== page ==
4 votes

Melodic Fragments and Idioms

In this pedagogical approach, these harmonic idioms are taught as common building blocks that will aid both a) your aural comprehension of common-practice music, as well as b) your ability to ...
  • 80.2k
4 votes

Does practicing set pieces on the piano lead to the ability to improvise or play accompaniment?

A pretty emphatic no! Out of all the players I've had the pleasure of playing with, the vast majority fall into one category or the other. There's only been literally a handful who were good at ...
  • 177k
4 votes

Solo piano: Why not compose everything in or including the keys C major and A minor?

There are many reasons why composers would prefer to write for piano on keys other than C or a. For instance: Absolute pitch of notes and phrases. The same theme played in C major and in G major ...
  • 6,963
4 votes

Does the key a piece is written in affect playability for piano?

Key can affect playability, but it's not the case that any one key is globally more difficult than another. Key distances: Thinking in terms of the left hand, the major tenth from Bb to D, for ...
  • 62.3k
4 votes

Is there a reason why Clementi didn't suggest a change of finger for repeating notes? (Sonatina Op. 36 No. 2)

In every case where Clementi specifies no finger change, it is a weak beat (i.e., a half-beat) following be a strong beat. The one time he's explicit about changing fingers, it's on a strong beat ...
  • 62.3k
3 votes

Fingering first measure Funeral March

There's rarely any 'correct' fingering! There's suggested fingering (bit like guitar tab!) but it's been done usually by someone who it works for. And if that's not you, you don't have to use it! It ...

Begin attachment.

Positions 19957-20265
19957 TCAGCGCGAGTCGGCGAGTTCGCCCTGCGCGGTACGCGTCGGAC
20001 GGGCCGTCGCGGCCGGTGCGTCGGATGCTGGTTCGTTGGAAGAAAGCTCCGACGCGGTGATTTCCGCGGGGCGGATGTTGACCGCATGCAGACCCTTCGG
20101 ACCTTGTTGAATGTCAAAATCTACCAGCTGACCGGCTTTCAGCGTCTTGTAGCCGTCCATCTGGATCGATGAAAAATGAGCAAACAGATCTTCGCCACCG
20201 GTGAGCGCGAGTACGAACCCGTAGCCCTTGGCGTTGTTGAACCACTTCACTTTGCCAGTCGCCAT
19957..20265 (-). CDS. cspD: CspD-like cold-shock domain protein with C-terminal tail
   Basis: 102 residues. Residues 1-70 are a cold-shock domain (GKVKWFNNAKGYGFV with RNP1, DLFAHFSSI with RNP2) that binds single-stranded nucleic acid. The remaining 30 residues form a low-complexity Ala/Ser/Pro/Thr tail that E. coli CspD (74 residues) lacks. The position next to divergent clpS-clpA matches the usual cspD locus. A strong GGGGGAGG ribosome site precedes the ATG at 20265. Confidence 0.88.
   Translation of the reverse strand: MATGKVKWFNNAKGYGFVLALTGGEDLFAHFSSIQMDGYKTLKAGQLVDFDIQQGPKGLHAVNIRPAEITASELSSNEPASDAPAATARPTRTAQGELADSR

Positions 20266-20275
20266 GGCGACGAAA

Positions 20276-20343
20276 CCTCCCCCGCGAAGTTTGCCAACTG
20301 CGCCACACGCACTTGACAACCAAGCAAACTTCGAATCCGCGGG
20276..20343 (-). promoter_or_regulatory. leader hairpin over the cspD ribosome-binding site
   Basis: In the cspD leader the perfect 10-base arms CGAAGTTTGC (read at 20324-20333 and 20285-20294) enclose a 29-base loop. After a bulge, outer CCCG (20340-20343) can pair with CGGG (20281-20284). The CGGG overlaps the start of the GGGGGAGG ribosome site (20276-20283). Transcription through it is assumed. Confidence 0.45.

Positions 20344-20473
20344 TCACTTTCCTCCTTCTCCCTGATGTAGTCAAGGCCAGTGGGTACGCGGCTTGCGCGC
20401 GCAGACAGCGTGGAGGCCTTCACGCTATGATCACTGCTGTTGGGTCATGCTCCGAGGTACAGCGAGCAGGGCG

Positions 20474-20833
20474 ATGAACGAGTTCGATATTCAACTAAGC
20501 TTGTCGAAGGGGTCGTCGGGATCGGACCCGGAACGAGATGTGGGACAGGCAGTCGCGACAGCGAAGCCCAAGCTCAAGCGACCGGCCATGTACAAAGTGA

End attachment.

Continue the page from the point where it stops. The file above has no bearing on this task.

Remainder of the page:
• 177k
3 votes

Is Moonlight (first movement) suitable for grade 7?

TL;DR The first movement of the Moonlight sonata has not been (publicly) graded by ABRSM, but the consensus puts it around grade 6, with grade 7 as a "maybe". I would err on the side of ...
  • 62.3k
3 votes

Chopin's Etude op. 10 No.1 - why the D sharp in bar 8?

It's basically a G dominant seventh bar. That's going to lead, usually, to a C bar, which it does. The B and F forming a tritone during the bar which gives a certain amount of dissonance, that gets ...
  • 177k
3 votes

Does the key a piece is written in affect playability for piano?

A thing that no-one has yet commented on is slide notes in jazz and blues. It is common to want to slide from b3 to 3 or from b5 to 5, and other slides are possible. This is done with one finger ...
2 votes

Moonlight Sonata vs K.331 Andante Grazioso

There are different kinds of difficulty. The Moonlight sonata first movement is technically quite easy to play. But to play it well, with the touch absolutely calibrated right for every note, is ...
2 votes

What does this natural cancel?

As Aaron states, it's a courtesy accidental. Completely unnecessary in theory, but put there to remind the reader that although the upper, earlier C is a double sharp, that one is not. However, since ...
  • 177k
2 votes

Chopin's Etude op. 10 No.1 - why the D sharp in bar 8?

I was looking for a concise explanation of this on Wikipedia, but did not find one, since augmented triads have quite a lot of uses -- as with the diminished seventh chord, its symmetry makes it very ...
  • 15.1k
2 votes

Fingering first measure Funeral March

The 5-5 is a viable option, particularly since the pedal is there to help cover the gap. My preferred fingering would be 5-2-1, because the 5-2 is fairly comfortable, and I have a wide span between 2 ...
  • 62.3k
2 votes

Is there a reason why Clementi didn't suggest a change of finger for repeating notes? (Sonatina Op. 36 No. 2)

My understanding is that generally changing finger on a repeated (or held) note is for two reasons: to shift the hand position in preparation for what comes next to play repeated notes rapidly My ...